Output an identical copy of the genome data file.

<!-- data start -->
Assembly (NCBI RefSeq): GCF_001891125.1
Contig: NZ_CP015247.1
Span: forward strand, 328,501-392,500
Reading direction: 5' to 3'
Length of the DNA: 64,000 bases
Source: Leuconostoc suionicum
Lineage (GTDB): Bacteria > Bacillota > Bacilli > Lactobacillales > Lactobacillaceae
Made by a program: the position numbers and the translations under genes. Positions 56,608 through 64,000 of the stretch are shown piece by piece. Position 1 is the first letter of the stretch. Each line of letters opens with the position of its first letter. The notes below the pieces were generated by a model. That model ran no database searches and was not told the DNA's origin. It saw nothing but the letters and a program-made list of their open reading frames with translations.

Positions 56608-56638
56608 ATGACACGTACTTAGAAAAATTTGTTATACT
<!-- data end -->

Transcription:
Assembly (NCBI RefSeq): GCF_001891125.1
Contig: NZ_CP015247.1
Span: forward strand, 328,501-392,500
Reading direction: 5' to 3'
Length of the DNA: 64,000 bases
Source: Leuconostoc suionicum
Lineage (GTDB): Bacteria > Bacillota > Bacilli > Lactobacillales > Lactobacillaceae
Made by a program: the position numbers and the translations under genes. Positions 56,608 through 64,000 of the stretch are shown piece by piece. Position 1 is the first letter of the stretch. Each line of letters opens with the position of its first letter. The notes below the pieces were generated by a model. That model ran no database searches and was not told the DNA's origin. It saw nothing but the letters and a program-made list of their open reading frames with translations.

Positions 56608-56638
56608 ATGACACGTACTTAGAAAAATTTGTTATACT